Two of the Sutton brothers, Asher and Steel – and one neighbor girl, Dixie Monroe, make up the triangle in this first installment. Of course, there’s a big secret held tightly that has stirred up a ruckus for three years. Asher has spent most of that time in Florida attending college, leaving Dixie without explanation. And in steps Steel to wipe her tears and win her heart. I’m not going to spoil the big wowzer hoopla that results with the return of Asher to the family farm. Add in the twins, Brent and Bray, along with the youngest brother, Dallas, who bring plenty of opinions and comedy into the mix. And I gotta give their momma a nod for being the pillar of the family. She’s a saint with a little devilish side to her. I’m assuming they’ll each get their story told at some point, since we were introduced to some possibilities that lead in that direction with another love triangle involved, too. Can we just say, “overplay?”
Overblown drama and an awkward attempt at the hick language and lifestyle. There was very little focus pointed directly on the main two characters, Asher Sutton and Dixie Monroe, because of all the interruptions for planting details on the secondary characters. The book was half over before the relationship between Dixie and Asher fully came to light casting a wham-bam insta-whatever cloud over the entire circus. For a romance to work you have to build the connection. There was hardly a foundation laid here.
And yes, I kept reading. Heck – at this point after more than two years of waiting to know more, I was almost desperate for new information on what is taking place in this soap opera family. None would ever be considered as a favorite book-boyfriend or girlfriend. I found virgin Dixie to be a weak and sniveling character, while her best friend, Scarlett was a trollop and tease. The romance wasn’t particularly stimulating. Too many misunderstandings and sibling fighting and rivalries kept the boys in the immature range. Near the end, right out of left field came changes with new points of view thrown in by secondary characters that add absolutely nothing towards the story. It was just pointless — once again taking the focus off the main characters.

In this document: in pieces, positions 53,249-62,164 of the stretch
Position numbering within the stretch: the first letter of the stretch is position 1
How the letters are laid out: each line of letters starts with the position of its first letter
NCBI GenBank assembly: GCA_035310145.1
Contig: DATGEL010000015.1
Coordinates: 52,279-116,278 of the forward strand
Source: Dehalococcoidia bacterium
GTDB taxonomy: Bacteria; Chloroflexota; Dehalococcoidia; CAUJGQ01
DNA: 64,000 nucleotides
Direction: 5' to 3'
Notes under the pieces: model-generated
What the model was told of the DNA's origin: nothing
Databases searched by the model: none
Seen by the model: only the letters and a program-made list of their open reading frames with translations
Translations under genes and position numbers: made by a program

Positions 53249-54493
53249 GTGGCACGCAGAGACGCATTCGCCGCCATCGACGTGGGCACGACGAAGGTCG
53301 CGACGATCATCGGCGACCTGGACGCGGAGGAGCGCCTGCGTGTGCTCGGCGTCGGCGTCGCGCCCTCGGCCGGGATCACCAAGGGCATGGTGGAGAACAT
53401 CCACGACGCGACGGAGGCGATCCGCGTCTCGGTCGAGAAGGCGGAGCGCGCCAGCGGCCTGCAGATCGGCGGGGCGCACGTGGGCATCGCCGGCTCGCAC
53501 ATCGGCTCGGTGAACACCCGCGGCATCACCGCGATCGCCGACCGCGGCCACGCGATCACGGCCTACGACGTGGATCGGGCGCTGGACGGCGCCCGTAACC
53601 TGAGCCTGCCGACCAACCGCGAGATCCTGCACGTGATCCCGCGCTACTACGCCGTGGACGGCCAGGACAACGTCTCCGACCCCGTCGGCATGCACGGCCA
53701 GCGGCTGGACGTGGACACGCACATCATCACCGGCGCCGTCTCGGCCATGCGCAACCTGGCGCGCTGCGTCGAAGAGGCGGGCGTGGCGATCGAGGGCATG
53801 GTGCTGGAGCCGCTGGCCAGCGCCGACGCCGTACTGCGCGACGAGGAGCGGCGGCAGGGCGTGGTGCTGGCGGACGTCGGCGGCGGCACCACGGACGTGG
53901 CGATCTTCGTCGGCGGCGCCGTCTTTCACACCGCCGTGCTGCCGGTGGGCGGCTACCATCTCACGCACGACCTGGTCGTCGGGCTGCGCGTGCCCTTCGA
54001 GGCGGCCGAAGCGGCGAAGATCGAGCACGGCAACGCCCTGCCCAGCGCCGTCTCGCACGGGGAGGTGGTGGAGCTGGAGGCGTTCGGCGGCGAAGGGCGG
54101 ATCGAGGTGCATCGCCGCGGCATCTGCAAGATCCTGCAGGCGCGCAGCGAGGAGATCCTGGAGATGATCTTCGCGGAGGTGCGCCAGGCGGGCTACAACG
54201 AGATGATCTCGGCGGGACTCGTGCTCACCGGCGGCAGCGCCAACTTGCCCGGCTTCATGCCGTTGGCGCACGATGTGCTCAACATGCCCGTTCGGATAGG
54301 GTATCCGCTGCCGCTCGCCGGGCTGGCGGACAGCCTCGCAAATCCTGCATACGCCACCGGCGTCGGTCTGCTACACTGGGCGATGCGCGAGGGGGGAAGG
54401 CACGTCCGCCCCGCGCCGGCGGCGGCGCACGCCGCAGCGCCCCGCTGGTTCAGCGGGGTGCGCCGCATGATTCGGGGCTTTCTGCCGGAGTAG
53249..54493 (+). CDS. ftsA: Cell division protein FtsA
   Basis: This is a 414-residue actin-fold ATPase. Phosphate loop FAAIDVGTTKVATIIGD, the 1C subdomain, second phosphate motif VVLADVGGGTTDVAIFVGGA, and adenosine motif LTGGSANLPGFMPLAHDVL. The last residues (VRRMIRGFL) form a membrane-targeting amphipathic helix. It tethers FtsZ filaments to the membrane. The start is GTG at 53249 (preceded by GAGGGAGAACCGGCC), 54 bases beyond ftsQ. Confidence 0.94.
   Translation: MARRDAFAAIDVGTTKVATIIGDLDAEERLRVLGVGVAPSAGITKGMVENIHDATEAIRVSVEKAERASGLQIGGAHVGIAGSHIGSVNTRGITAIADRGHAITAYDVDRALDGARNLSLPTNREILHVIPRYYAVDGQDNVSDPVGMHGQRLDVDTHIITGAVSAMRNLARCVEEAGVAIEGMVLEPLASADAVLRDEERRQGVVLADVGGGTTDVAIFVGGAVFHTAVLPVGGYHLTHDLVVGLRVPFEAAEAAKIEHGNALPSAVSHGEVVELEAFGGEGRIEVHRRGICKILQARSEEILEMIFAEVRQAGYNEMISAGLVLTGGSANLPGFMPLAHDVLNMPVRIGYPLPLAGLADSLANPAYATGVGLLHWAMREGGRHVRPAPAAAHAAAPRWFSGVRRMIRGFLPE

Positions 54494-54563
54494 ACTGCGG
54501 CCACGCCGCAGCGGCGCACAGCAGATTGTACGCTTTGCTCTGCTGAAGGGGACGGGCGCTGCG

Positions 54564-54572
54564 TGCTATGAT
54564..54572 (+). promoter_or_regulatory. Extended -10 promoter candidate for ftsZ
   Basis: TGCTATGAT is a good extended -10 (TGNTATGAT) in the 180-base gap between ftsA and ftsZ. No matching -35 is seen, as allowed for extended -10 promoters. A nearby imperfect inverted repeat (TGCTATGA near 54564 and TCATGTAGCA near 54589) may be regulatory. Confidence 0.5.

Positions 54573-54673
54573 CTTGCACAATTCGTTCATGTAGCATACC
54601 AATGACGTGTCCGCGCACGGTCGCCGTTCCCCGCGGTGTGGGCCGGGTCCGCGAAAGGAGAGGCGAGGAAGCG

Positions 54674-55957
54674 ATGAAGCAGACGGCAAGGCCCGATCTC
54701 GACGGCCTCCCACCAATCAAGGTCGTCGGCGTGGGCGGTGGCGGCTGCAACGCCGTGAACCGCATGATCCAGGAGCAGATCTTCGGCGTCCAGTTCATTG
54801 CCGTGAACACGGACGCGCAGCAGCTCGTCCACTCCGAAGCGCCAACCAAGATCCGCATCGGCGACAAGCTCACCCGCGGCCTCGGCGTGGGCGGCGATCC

The plot has some potential – that much I’ll admit. And the characters on a whole are entertaining to some extent and could be so much more so with some effort. Overall, the story is a bit over-the-top and stretches the imagination at times – especially that last surprise dump which felt like a last-minute Hail Mary pass. It was a fumble in my opinion. Definitely no points on the scoreboard.
The writing was less than stellar. The cheesy dialogue felt like a forced attempt at Hicksville-type framing. That said, the prose felt slightly underdeveloped and the plot lacked emotional depth and maturity, as well. A waste of money and time on this one. I guess I hoped that Abbi Glines was making a comeback. This is truly as perfect an example as can be found for driving readers away from ever starting another book series. At this point, I’m sorry I didn’t listen to that little voice in my ear when it screamed, “don’t one-click.” Fool me once – or even twice – but then I am done, finished, outta here!